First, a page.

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News and Events

Welcome to Kruger, South Africa

April 23, 2006

Drive to Lesedi African Lodge, arrive late (8:30pm) and leave early the following morning (7am). We missed pretty much everything here except for a killer breakfast.

lesiidivillage

I think this place would be very interesting for both the parents and the kids, but we have to be moving on.

April 24, 2006

Travel day to Honeyguide Khoka Moya. Honeyguide is a private game reserve that borders Kruger National Park. After Apartheid was abolished, the fence that separated the two parks was torn down because Honeyguide used to be a black-only game park. Now animals from both parks are free to roam wherever they choose. Presumably, these wild animals don’t care if they are seen by either black or white people. Obviously, they are well-behaved wild animals, the kind of wild animals that care about all races.

The drive into the park is a nice 7 km jaunt on a dirt road, filled with deep crevasses and slippery shoulders. When we arrive, it’s nothing more than a small parking deck where Lee, Ben, and Steve greet us at our car and help us with our luggage. Everything here is dirt or grass, so all the bags must be carried and cannot be rolled. I love the fact that we were greeted with huge smiles and outstretched hands.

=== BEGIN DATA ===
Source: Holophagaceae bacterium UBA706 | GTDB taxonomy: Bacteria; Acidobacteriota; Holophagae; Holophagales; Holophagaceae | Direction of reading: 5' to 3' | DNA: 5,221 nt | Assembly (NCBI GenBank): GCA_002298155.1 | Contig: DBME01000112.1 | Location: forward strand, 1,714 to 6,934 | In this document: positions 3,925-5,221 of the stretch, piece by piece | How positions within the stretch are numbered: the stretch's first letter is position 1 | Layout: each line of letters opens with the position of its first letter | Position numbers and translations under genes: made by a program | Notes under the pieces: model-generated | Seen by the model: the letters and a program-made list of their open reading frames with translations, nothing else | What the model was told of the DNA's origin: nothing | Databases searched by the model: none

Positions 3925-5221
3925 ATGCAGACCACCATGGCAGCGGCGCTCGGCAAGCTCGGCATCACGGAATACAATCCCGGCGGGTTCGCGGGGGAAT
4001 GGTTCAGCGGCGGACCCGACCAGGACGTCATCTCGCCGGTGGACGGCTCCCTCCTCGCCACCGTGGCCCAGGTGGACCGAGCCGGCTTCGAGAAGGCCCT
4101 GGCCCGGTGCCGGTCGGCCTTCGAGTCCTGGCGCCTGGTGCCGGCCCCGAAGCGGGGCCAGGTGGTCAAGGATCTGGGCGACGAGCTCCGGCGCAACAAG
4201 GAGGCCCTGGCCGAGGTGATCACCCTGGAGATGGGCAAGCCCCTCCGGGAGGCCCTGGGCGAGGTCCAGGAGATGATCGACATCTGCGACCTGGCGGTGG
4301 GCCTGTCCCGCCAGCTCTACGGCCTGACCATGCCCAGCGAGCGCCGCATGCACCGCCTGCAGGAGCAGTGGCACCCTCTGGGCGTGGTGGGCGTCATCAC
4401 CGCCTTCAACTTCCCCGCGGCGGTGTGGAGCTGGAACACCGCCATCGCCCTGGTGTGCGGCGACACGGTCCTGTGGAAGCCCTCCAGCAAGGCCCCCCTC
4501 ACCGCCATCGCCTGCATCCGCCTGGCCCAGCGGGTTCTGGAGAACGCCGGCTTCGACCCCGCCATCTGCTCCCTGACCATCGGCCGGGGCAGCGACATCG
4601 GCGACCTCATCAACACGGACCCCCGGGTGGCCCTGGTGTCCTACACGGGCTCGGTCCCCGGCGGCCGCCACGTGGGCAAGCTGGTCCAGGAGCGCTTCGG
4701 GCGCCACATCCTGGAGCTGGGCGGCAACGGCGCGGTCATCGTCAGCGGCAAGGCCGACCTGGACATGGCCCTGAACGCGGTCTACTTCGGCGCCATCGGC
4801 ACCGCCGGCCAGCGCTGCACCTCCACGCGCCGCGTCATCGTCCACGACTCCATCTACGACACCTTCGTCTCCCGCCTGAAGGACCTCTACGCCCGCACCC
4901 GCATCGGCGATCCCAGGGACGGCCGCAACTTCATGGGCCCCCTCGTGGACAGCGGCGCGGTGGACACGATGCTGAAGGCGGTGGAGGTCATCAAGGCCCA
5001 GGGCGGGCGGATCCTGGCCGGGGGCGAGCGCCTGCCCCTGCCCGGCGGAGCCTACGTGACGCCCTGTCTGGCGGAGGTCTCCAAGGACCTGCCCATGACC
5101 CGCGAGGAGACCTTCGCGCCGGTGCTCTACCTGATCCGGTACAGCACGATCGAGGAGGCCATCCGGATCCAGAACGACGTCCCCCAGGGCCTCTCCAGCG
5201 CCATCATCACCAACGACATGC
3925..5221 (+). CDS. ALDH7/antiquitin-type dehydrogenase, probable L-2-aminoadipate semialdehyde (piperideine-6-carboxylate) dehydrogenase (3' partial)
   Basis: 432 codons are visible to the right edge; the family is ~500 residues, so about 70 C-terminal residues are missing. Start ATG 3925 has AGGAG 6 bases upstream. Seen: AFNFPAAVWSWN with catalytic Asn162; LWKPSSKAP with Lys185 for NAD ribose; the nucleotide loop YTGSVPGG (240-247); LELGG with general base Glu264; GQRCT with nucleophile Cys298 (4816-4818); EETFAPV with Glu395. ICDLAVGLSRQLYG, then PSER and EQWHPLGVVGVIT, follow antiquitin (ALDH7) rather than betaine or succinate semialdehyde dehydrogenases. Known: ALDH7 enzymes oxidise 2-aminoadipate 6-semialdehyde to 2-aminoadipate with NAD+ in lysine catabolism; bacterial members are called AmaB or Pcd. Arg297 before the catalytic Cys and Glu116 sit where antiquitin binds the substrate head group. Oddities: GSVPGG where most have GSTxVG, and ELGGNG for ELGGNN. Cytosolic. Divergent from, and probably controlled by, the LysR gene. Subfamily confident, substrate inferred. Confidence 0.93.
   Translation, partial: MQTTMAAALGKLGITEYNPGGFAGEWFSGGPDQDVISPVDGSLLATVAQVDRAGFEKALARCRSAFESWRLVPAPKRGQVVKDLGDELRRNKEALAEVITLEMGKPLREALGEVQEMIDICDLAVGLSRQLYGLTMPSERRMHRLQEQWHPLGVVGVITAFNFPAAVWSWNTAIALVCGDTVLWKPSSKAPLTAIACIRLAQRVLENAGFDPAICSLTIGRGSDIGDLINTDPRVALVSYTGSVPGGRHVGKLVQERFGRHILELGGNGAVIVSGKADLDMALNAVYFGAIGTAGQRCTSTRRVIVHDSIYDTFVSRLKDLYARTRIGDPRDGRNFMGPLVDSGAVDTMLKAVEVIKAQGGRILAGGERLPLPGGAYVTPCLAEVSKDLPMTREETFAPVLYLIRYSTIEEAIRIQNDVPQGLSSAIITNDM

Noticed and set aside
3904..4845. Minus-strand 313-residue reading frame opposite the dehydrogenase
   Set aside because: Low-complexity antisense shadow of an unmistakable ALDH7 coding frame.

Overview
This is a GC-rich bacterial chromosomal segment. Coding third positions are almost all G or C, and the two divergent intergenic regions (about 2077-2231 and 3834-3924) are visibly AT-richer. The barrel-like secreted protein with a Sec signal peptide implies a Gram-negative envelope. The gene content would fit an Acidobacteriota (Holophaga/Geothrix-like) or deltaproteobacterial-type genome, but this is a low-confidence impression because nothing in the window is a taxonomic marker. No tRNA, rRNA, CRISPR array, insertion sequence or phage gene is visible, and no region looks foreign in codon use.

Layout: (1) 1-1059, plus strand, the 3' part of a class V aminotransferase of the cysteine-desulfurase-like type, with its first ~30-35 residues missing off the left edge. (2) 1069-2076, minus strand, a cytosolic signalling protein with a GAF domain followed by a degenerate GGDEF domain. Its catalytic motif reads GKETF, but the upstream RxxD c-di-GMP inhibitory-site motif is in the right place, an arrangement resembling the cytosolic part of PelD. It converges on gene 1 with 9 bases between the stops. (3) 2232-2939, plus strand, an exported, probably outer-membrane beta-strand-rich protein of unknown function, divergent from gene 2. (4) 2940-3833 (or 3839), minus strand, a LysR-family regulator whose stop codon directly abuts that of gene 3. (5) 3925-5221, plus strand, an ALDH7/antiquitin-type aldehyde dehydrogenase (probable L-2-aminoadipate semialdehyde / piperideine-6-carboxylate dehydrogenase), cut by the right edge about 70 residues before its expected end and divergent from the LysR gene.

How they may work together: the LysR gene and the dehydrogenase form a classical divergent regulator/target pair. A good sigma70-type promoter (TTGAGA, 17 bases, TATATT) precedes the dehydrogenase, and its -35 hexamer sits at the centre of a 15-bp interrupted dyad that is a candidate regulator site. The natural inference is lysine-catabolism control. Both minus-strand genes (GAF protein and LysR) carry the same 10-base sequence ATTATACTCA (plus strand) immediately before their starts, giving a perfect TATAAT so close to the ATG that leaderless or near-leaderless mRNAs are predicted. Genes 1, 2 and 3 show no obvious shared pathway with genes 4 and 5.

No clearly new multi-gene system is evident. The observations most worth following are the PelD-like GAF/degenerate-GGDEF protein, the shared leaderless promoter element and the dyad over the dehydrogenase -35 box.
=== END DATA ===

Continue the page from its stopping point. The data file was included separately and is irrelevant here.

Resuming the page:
All the employees, guides, trackers and kitchen staff made a huge effort to greet us, introduce themselves to us, and make us feel welcome. We could get any type of food or drink at any time of day or night. And we stayed in safari tents.

honeyguidetent1
honeyguidetent2

We arrived around 3:30pm and the night safari drive started at 4pm. We’re all set to go—long sleeves and pants, lots of bug spray, jackets, and, of course, my safari vest which is comprised of ~28 pockets (we had several different counts and I figured that an average of 28 was appropriate).

Ben is our guide and Martin is our tracker. We drive a Land Rover Defender that’s outfitted with three rows of seats, roll bars, a tracker’s seat on the front left, and locking differential with 6 gears. This thing can go anywhere.

landrover-defender

The idea behind a game drive is that the Tracker, who sits in front of the vehicle on a single seat that’s mounted to the hood, looks and tracks any/all animals. I like to call this seat, “Eat me First” seat, figuring that any meat-eating animal has a much better chance at eating our tracker than anyone in the car. They’ll go for the easy prey first.

Kruger_Panorama (67K)

The guide, a highly-trained animal expert, drives the vehicle and also looks out for any/all animals. They each take their turn at giving us educational lectures as well as color commentary. Of course, it would be more educational for all of us if we weren’t so concerned about the following items:

  • Being eaten by lions or leopards (cheetahs are not indigenous to the Kruger area because there are not many wide open plains, which is where they hang out.)